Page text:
The point of departure for learning about history is the authentic location – the remains of the camp. These remains provide the material evidence that links present and past. The remains are enhanced by first-hand reports, original documents, objects from the collection and other illustrative material. As direct testimonies, they stimulate our power to imagine the past, and they invite questions. Rather than sermonizing, they encourage learning through research. The power to imagine historical events is the basis for empathy and the true comprehension of history.
Young people who visit the memorial today no longer have the opportunity to remember these events directly. For this reason, access to information is critical in order to encourage remembrance and commemoration. However, access to this information is not an end in and of itself. Rather, such understanding serves the purpose of helping us to learn what we must not do, both on the basis of specific historical example, and in order to maintain the spirit of indivisible human dignity and human rights. Further, this understanding helps to shed light on the political, legal, social and cultural conditions under which individuals become perpetrators. Finally, understanding preserves for all time the experience of those who suffered persecution, including members of the resistance. In the end, it is this knowledge and understanding that equips participants to take action.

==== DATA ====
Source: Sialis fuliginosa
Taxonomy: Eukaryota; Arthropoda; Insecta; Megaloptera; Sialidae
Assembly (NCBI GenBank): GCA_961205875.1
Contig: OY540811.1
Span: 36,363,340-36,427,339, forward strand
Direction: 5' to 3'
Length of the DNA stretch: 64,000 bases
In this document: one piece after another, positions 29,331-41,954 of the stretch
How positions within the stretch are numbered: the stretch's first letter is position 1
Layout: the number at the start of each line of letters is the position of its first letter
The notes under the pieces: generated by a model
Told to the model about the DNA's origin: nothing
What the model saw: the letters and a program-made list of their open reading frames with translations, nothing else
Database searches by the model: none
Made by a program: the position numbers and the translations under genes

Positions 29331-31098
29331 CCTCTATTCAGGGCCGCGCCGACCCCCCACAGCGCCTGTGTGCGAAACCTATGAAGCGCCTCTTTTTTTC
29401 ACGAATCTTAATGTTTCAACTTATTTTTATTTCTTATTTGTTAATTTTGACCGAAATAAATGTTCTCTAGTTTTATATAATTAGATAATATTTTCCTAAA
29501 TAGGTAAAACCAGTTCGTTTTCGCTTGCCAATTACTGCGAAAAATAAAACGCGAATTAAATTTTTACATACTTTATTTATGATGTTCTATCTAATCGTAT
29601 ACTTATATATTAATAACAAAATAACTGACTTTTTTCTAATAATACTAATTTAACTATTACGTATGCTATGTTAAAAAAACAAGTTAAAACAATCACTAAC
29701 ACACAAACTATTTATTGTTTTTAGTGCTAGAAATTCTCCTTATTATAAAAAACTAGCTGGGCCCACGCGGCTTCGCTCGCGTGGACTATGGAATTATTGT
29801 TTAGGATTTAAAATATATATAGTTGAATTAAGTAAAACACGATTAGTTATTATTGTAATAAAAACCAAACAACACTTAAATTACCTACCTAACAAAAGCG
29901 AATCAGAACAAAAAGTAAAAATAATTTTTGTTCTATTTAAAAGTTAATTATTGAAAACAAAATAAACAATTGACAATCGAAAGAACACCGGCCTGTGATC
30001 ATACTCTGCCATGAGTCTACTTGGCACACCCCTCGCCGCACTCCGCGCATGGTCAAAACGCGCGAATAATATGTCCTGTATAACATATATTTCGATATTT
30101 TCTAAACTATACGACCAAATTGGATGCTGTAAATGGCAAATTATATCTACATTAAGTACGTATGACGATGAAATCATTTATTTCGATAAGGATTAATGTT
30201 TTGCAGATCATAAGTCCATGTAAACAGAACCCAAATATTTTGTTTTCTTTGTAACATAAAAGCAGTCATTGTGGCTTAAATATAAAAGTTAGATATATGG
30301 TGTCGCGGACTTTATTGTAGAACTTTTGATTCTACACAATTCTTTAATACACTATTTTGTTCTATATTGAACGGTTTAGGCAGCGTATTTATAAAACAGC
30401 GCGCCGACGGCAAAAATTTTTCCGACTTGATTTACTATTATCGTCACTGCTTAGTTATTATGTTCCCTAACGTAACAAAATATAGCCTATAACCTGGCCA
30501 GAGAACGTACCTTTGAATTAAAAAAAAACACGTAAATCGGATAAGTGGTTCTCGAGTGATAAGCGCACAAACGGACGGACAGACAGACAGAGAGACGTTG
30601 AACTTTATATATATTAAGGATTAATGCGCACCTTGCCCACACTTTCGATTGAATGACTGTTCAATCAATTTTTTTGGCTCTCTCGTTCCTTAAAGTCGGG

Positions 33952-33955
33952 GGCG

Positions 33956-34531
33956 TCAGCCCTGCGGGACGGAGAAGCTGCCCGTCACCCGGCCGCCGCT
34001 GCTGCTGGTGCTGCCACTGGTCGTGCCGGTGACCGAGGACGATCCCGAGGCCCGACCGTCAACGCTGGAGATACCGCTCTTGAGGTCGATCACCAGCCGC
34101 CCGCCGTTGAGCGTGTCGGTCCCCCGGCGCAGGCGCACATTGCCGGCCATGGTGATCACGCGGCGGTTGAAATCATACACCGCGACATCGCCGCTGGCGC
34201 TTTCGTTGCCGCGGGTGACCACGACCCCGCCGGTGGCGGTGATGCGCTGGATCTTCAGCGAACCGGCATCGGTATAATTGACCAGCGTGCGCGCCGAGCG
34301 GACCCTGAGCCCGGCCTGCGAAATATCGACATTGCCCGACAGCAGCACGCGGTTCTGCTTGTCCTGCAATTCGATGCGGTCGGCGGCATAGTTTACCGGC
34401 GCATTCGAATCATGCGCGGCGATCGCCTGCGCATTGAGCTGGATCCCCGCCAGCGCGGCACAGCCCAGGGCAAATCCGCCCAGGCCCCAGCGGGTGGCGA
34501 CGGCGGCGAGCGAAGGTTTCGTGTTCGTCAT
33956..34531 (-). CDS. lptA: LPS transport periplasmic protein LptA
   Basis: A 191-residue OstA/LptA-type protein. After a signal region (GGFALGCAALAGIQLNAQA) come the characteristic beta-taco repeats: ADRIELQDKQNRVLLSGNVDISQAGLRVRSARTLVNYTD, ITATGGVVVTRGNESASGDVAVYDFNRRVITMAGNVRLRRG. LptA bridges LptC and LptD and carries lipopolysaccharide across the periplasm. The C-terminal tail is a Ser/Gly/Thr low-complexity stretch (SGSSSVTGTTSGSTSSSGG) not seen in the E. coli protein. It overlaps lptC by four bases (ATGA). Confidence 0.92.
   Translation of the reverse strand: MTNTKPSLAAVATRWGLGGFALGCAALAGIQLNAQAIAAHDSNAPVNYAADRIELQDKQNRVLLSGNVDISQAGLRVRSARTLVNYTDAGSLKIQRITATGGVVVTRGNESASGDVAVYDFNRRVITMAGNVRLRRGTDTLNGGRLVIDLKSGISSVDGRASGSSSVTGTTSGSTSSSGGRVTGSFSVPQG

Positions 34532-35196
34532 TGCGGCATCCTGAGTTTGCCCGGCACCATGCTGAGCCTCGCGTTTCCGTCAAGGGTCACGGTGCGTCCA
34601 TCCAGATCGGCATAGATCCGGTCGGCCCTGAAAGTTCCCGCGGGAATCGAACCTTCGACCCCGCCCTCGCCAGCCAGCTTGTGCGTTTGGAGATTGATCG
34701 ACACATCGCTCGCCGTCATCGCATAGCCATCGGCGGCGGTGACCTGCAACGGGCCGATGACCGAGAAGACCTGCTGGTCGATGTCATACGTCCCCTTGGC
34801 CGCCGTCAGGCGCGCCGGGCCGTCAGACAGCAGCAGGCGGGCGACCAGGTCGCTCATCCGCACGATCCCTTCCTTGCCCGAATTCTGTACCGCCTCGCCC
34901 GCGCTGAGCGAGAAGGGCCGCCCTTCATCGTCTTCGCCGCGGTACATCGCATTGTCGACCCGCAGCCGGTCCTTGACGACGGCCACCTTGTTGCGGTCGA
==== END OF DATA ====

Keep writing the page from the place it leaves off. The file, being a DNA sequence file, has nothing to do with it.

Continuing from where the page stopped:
The past is critically examined with the aim of raising an awareness of dangers that pose a threat to democratic, human-rights-based culture both now and in the future. The past experiences and present observations of young people are, therefore, another starting point in the learning processes. Memorial education work does not dictate how history is to be understood. Rather, it sensitizes participants, encourages a reflective historical consciousness, and promotes independent historical and ethical judgment.
The memorial education work promotes dialogue and is itself dialogically structured. The rupture in civilization brought about by National Socialism is countered by fundamental human solidarity. For this reason, intercultural and transnational encounters and discussions stand as core elements of the memorial’s educational efforts.